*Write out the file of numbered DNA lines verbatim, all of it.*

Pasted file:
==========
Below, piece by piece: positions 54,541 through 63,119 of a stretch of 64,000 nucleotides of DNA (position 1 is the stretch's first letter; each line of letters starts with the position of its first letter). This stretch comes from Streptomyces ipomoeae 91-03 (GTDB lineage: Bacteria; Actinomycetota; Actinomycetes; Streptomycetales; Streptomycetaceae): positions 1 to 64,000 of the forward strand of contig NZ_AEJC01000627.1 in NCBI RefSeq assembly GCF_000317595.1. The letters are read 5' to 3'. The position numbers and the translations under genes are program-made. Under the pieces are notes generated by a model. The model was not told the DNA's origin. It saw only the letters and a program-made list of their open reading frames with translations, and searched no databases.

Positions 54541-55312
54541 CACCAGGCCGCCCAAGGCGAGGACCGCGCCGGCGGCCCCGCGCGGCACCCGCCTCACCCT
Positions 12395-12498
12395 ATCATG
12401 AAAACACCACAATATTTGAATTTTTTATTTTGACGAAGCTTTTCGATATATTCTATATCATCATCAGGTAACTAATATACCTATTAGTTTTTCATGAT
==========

Below, piece by piece: positions 54,541 through 63,119 of a stretch of 64,000 nucleotides of DNA (position 1 is the stretch's first letter; each line of letters starts with the position of its first letter). This stretch comes from Streptomyces ipomoeae 91-03 (GTDB lineage: Bacteria; Actinomycetota; Actinomycetes; Streptomycetales; Streptomycetaceae): positions 1 to 64,000 of the forward strand of contig NZ_AEJC01000627.1 in NCBI RefSeq assembly GCF_000317595.1. The letters are read 5' to 3'. The position numbers and the translations under genes are program-made. Under the pieces are notes generated by a model. The model was not told the DNA's origin. It saw only the letters and a program-made list of their open reading frames with translations, and searched no databases.

Positions 54541-55312
54541 CACCAGGCCGCCCAAGGCGAGGACCGCGCCGGCGGCCCCGCGCGGCACCCGCCTCACCCT
Positions 12395-12498
12395 ATCATG
12401 AAAACACCACAATATTTGAATTTTTTATTTTGACGAAGCTTTTCGATATATTCTATATCATCATCAGGTAACTAATATACCTATTAGTTTTTCATGAT